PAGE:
Thursday, September 24, 2009

The Fallacy of F1Malaysia


Many words have been written of the entry by the Malaysian government of a supposed national Formula 1 team beginning from next year. My initial instinct, though I have a tendency to support such attempts, is one of fear and apprehension. Fear at the lack of knowledge by people high up in the food chain, and apprehension at the team's potential success. I will not, therefore, attempt to regurgitate the same points over and over again. Rather, I'd like to take this opportunity to address a couple of points that I feel both the team owners (and indirectly, the government) and the commentators have failed to properly address.

From the majority of what I have read, it appears that one of the main objectives of us getting into Formula 1 as team owners appears to be one of of promotion. Malaysia can never be accused of lacking ambition and propensity in this area, so I am not surprised that this is one of the stated goals. However, it should be noted, first of all, for those who's not in the know...that Formula 1 is not really about promoting, marketing and publicity. Sure, such aspects are incredibly important, as they bring in the money, but what is that money used for? It is used for racing.

At its very core, Formula 1 is about men (and the odd women) who step into the cockpit and do battle on circuits all over the world in a bid to claim the title of being the world's best. The modern-day version of these battles appears to be somewhat diluted and less reliant on the abilities of the actual driver, but make no mistake about it: to enter Formula 1 with the sole purpose of promoting yourself just because it actually has a big audience is a big mistake. I will not claim to have followed F1 since its inception (how could I, I wasn't born in the 50s), but I do have a deep-seated interest in the sport. Recently, I have not made a bigger effort in following the races, but I did not stop following the developments within it. While my knowledge may be somewhat lacking compared to others, I do know that there are many, many teams who have messed up big time because they appeared to have their priorities elsewhere.

Historically speaking, the use of Formula 1 as a marketing tool is nothing new. People pay for advertising space on the cars, and the cars go about promoting these badges. Nevertheless, the amount of money they pay is used to seriously and consistently develop the car. The serious sponsors come in to expand their market presence, but they know that it is a primarily the team that wins races. They give the money to the racing team, and the racing team get down to the ground to...well, race.

For example, companies like Marlboro, Panasonic and Johnny Walker wants to promote themselves, but they do so by supporting the teams financially. They do not run the team by way of interfering directly with driver selections, team tactics, or other such technical decisions. In fact, such interferences in the past have often proved to be somewhat politically disastrous. The Ligier policy of selecting French drivers worked well until there were no French drivers who was good enough to drive for them left. Other drivers were selected based on the money they brought to the team, but time and tide showed them to be unworthy of a spot in F1 (Gaston Mazzacane, anyone?). Hence, if you want to promote yourself, there is a place for you as a sponsor, but going the whole hog as a team owner in order to promote your wares will only show you up. Did they not study the first season of Lucky Strike Reynard British American Racing BAR Honda?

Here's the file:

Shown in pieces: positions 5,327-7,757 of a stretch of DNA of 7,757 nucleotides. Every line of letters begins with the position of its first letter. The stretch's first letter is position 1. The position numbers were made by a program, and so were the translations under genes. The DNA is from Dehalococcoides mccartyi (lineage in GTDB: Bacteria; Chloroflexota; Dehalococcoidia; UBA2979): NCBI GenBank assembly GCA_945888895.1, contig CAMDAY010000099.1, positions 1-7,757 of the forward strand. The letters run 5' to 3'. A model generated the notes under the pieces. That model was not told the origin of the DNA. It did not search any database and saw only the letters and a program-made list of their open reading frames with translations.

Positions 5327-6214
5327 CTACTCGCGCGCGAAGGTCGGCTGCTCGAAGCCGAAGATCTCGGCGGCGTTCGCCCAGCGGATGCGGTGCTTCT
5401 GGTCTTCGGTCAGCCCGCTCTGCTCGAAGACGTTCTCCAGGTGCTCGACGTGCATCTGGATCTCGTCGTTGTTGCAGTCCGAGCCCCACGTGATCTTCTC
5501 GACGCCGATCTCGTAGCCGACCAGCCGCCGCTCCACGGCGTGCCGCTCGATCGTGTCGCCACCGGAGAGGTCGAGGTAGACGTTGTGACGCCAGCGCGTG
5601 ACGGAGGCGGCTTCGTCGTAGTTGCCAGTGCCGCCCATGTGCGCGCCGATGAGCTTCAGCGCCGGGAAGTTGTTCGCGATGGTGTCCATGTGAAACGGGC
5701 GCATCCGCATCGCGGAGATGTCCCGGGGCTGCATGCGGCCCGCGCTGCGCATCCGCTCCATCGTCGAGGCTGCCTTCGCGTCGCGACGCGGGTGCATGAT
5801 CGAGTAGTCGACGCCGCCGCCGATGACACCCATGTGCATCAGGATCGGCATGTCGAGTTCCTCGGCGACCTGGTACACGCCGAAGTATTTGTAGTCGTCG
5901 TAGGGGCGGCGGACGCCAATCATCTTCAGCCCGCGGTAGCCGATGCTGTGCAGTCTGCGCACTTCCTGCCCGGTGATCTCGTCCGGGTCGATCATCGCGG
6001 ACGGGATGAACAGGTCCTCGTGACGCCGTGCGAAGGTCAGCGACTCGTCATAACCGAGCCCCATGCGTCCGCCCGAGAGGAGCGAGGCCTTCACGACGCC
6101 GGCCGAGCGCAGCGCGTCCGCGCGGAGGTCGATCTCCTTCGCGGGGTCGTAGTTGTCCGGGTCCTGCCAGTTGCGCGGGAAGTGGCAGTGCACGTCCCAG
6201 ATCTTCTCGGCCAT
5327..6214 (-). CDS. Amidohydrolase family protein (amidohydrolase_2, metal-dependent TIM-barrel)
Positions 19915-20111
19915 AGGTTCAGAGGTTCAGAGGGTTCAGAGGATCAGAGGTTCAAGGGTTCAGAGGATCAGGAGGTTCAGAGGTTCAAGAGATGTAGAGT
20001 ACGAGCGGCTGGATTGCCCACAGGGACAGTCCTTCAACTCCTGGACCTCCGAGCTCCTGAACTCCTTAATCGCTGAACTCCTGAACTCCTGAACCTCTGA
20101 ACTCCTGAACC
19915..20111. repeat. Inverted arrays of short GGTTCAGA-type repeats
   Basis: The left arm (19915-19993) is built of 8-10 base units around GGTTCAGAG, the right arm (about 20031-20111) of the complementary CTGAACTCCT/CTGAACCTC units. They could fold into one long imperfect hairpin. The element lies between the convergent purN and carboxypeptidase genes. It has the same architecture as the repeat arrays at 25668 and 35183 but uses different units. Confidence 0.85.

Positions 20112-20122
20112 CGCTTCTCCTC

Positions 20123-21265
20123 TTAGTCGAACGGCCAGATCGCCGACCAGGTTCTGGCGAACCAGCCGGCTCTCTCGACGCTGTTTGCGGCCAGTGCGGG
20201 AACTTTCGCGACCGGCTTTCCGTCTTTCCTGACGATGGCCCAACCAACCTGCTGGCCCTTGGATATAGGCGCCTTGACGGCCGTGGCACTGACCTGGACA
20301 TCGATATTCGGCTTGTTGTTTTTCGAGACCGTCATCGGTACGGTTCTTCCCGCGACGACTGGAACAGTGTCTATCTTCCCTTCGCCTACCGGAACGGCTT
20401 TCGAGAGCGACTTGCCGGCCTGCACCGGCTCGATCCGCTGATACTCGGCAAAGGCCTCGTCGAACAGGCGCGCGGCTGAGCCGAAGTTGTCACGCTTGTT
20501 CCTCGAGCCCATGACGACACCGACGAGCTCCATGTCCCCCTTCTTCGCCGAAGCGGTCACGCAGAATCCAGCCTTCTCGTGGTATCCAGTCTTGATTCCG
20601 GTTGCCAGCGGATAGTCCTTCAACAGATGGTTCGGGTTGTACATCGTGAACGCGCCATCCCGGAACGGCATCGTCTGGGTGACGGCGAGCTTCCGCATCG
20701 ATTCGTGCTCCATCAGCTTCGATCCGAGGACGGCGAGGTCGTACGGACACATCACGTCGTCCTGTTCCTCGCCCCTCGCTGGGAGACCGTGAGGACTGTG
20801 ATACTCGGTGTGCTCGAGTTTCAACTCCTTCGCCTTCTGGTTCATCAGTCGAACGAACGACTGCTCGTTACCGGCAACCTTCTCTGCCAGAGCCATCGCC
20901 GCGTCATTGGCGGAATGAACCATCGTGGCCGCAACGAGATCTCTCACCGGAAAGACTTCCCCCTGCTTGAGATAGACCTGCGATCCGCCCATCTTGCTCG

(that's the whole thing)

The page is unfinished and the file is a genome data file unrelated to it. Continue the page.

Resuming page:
That point in itself leads me to the name of the team, or rather, the slight confusion surrounding it. Reading the news and its reactions online, it seems to me that people think that the team itself will be called the 1Malaysia F1 team (or something of that variation). Perhaps misguided journalists themselves were to blame here, rather than the team owners themselves, but the official statement from the FIA clearly states that the name of the team is Lotus F1. The name of the company that owns the racing team is 1Malaysia F1 Team Sdn. Bhd., but the name that will flash up on screens all over the world during races is Lotus F1. What's the difference? Put it this way: the name of the company is Ferrari S.p.A, but the name of the team is Scuderia Ferrari. It doesn't really matter, in terms of brand recognition, if there is little difference between the two, but that is not the case here. They can probably try to amend the name of the team before the start of next season, but I don't believe that's how things are usually done unless extra money is being paid to effect that change. Maybe it will be 1Malaysia Lotus F1, or some variation of that, but make no mistake about it: unless there is no change on this front, the name of the team is Lotus F1, and not 1Malaysia.